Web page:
The most common roofing products installed on homes across the U.S. today are asphalt shingles. They’re widely available, with many style and color options, and they are less costly than tile, metal and slate roofing materials. Eight major U.S. and Canadian building-product manufacturers market asphalt shingles, including NTRCA members Atlas Roofing, CertainTeed, GAF, IKO, Malarkey Roofing Products, Owens Corning and Tamko. What are the basics that homeowners should know about shingles, and what should they consider when selecting shingles for their home’s roof?
The Benefits of Roofing Shingles Aside from affordability and widespread availability, today’s roofing shingles offer many benefits over other types of roofing materials, including:
They’re available in a variety of colors and styles, created by a variety of manufacturers
They’re easy to repair and maintain
They’re fire-resistant (most are categorized as Class A, the most fire-resistant)
Several impact-resistant Class IV rating options are available (and often qualify for insurance discounts)
They carry 20, 25, 30 or lifetime warranties
What Shingles Are Made of and How Today’s Shingles Have Improved vs. Older Products Most asphalt shingles you’ll see on homes today are made of fiberglass, constructed with a woven fiberglass base mat, covered with a waterproof asphalt coating and topped with ceramic granules that shield the product from harmful UV rays. They’re lighter than many products, most have Class A fire ratings, and they generally carry a longer warranty than shingles made in the past. Older, traditional shingles of the past used an organic mat-base, made from a recycled layer of felt paper, asphalt-saturated for waterproofing, and coated with adhesive asphalt into which the ceramic granules were embedded. These older shingles were heavier, thicker and more expensive, with Class C fire ratings. “Fiberglass technology and the continued improvement in this base provide better weather ability, strength and tear resistance,” says Rick McLaughlin, General Manager at Wholesale Roofing Supply. The sealants used today are also far superior to those in the past, says McLaughlin, allowing manufacturers to extend wind warranties almost twice as long as compared to the older products. Selecting a Shingle Style and Color Asphalt shingles come a wide variety of colors and are manufactured as either three-tab shingles or architectural shingles.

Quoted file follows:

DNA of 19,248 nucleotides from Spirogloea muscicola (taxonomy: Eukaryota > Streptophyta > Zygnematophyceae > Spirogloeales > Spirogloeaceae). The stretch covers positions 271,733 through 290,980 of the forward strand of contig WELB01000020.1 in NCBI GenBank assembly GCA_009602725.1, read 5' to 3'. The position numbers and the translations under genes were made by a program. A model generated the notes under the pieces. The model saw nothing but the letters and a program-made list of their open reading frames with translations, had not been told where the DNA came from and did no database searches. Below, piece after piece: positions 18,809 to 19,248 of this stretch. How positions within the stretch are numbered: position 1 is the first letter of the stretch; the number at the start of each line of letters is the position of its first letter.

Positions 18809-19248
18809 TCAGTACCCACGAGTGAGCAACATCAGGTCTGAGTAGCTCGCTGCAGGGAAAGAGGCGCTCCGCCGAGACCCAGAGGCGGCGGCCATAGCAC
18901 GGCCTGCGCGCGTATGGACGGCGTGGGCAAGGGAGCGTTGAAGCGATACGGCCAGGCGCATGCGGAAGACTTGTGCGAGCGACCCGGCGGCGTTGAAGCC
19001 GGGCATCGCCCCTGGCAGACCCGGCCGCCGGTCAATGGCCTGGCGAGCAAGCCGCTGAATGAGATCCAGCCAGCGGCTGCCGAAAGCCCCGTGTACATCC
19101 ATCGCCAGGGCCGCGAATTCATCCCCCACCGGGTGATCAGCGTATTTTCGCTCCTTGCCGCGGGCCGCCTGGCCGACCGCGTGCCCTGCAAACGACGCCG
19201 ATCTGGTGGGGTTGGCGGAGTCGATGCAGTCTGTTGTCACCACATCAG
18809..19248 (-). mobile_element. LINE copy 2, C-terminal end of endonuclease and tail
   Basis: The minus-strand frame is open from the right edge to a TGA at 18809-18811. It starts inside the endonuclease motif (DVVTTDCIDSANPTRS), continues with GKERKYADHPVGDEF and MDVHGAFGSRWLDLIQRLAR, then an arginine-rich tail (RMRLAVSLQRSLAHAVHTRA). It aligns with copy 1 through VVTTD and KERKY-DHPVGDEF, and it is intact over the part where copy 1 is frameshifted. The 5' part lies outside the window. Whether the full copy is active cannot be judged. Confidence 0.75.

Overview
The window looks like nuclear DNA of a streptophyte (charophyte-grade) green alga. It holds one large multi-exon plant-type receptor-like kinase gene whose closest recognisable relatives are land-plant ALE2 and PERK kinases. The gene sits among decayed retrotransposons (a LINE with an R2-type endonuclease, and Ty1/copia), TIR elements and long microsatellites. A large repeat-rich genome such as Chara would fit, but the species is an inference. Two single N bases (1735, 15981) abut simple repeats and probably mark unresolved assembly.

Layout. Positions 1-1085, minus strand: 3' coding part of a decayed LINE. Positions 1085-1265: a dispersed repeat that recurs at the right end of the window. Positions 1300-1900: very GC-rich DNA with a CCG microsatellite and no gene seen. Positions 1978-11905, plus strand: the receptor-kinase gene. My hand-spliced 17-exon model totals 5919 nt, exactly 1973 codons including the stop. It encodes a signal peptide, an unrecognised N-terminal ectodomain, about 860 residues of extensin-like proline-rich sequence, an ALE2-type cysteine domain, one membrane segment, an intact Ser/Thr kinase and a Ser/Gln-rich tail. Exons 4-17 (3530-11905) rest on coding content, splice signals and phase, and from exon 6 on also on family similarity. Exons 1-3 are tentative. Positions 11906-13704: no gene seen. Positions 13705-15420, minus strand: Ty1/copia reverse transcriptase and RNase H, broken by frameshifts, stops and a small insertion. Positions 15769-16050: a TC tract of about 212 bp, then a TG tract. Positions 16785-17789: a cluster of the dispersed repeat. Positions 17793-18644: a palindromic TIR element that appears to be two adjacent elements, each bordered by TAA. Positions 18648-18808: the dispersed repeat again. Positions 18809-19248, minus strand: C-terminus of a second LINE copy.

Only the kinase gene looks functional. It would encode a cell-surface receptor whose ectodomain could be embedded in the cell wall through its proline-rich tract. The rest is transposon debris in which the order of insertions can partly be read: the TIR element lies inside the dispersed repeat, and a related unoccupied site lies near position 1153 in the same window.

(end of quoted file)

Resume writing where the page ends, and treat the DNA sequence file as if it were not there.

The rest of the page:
Three-tab shingles have cutouts – tabs – made along their long lower edge, making each shingle look like three separate pieces when installed. Architectural asphalt shingles (the most popular option today) are made by laminating two pieces together to give the look of a wood shingle. The upper portion has cut outs, and the lower portion is solid.
When selecting a shingle style and color, homeowners should take several things into consideration, including: the style of the home, the color of the home, style/color preferences, price and warranty.
Other Options – Reflective Coatings, Algae and Impact Resistance A significant improvement in fiberglass asphalt shingles in recent years, says McLaughlin, is the use of cool granules that give the product a reflective value, which reduces the amount of heat absorbed by the roof, saving homeowners money on their energy bills. This technology is especially helpful during the hot Texas summers. Algae is another issue which shows up in the North Texas market many times on the north side of some roofs, especially where there is a lot of shade and/or humidity. It often reveals itself with black streaks that can change the color and appearance of the roof. “Some manufacturers have added more copper granules in their mix of granules to extend the roof’s resistance to algae,” says McLaughlin. “These copper granules allow the manufacturer to further extend warranties against algae growth.” Finally, another option available is impact-resistant shingles. They’re more costly, but insurance discounts are often available, and they offer increased protection against storm damage.
Warranties Another consideration when selecting a shingle product is the manufacturers’ warranty. Warranties primarily cover defects—shingle cupping or curling, for example, plus granule loss and thermal splitting. Read any warranty before making a purchase decision to understand what is and isn’t covered, for how long and what may potentially void the warranty. “An experienced roofing contractor will have a relationship through his or her distributor with the product of choice he sells. He will be able to give you guidance related to the manufacturer, how the warranty works and offer options to further enhance the warranty,” said McLaughlin